The history of Athens began with The University of Georgia. The university was the first chartered state-supported university and was started in 1801. 633 acres of land was donated by John Milledge and Mr. Milledge named the land Athens in honor of the Greek city that was the center of culture and learning during ancient times.
In December 1806, Athens was officially incorporated. As UGA began to grow in reputation, commerce and industry, mainly from the cotton mills, increased. The original county seat for Clarke County was Watkinsville and was moved to Athens in 1871. In 1875, Oconee County was formed (by taking a portion of land from Clarke County) and Watkinsville became its county seat.
In the mid-1960s, the first movement for consolidating Athens and Clarke County began but the unification referendum didn’t pass until 1990.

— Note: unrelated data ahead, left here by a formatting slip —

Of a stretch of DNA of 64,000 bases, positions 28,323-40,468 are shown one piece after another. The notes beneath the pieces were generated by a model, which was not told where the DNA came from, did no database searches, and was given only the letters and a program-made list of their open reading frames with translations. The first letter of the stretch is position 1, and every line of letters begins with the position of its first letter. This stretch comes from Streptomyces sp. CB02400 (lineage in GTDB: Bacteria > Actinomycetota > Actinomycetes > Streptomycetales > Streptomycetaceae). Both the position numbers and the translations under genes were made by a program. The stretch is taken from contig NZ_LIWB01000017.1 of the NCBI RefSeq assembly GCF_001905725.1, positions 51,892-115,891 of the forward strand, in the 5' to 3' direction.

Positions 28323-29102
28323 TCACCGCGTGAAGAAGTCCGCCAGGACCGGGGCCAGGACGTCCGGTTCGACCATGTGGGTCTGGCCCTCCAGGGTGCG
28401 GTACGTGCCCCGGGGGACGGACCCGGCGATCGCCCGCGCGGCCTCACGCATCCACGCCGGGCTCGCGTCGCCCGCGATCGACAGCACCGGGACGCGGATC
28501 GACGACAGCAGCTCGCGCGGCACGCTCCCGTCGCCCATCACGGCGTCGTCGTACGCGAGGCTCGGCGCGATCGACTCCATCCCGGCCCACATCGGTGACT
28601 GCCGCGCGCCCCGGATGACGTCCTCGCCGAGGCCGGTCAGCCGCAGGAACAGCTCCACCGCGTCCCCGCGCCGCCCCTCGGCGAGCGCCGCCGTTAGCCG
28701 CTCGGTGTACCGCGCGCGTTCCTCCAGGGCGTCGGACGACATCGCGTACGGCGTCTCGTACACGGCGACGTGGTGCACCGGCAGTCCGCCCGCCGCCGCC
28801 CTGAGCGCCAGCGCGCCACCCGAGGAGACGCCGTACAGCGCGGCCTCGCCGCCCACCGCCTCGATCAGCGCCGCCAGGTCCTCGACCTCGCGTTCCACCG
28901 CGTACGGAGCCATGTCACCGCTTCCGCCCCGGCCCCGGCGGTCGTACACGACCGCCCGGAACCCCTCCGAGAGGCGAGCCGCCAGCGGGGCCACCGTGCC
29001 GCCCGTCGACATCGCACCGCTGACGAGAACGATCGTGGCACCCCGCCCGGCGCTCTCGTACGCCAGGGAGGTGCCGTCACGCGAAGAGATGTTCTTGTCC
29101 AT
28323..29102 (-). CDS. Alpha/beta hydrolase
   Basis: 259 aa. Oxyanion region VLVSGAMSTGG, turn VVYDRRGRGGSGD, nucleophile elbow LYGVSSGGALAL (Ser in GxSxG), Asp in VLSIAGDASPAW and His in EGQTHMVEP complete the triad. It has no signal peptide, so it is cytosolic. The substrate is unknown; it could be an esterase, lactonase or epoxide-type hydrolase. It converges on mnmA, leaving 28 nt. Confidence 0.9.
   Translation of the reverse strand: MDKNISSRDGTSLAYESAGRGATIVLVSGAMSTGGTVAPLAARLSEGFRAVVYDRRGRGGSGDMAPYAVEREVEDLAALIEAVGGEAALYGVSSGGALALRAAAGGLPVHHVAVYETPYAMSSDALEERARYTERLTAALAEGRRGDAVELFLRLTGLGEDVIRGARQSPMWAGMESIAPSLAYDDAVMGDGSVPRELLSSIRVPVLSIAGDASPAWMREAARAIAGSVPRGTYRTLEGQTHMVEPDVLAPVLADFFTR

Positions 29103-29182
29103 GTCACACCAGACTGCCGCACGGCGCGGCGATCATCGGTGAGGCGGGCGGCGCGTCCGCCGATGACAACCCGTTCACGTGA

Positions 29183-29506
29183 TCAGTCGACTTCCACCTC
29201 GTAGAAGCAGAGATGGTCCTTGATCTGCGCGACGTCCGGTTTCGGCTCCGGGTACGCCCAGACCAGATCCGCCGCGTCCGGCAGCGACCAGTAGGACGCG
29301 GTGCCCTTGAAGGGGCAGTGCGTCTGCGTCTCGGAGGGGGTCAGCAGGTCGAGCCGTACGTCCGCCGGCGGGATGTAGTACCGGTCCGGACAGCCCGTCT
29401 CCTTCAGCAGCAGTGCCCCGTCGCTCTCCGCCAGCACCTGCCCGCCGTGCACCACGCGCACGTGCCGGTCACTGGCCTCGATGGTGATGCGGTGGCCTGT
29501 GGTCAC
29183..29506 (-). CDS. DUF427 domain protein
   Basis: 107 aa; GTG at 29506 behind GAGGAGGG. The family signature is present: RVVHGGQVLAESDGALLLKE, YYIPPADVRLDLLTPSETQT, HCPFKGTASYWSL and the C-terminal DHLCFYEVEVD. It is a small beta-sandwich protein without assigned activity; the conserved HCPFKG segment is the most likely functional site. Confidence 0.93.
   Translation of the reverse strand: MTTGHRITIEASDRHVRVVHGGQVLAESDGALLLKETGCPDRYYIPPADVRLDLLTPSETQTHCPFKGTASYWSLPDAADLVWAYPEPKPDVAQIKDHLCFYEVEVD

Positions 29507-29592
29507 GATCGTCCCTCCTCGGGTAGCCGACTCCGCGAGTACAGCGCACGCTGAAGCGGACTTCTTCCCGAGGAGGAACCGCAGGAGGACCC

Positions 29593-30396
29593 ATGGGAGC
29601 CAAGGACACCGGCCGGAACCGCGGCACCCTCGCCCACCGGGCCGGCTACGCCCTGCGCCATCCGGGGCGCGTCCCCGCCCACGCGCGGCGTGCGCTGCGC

Beginning in the late 1970s, the Athens music scene began to grow, and Athens was recognized worldwide as a hotbed for music. A few notable musicians and bands who got their start in Athens include REM, B52s, Packway Handle Band, Driveby Truckers, Randall Bramlett, John Berry and many others.
Today Athens continues to be known for the lively music scene at venues including the Georgia Theater, The Classic Center, Foundry, 40 Watt, and many local bars in the downtown area. Also contributing to the popularity of Athens is many local restaurants that have received great reviews. A few of our favorites are DePalmas Italian Cafe, The National, Tlaloc, Five and Ten, The Grit, Royal Peasant, Pulaski Heights BBQ and Saucehouse BBQ. Terrapin Beer, Creature Comforts Brewery, Copper Creek Brewing and Southern Brewing (opening spring 2016) are well known local breweries.
The State Botanical Garden of Georgia and the Georgia Museum of Art are favorite attractions to visit in Athens.
Check out this historical timeline for Athens: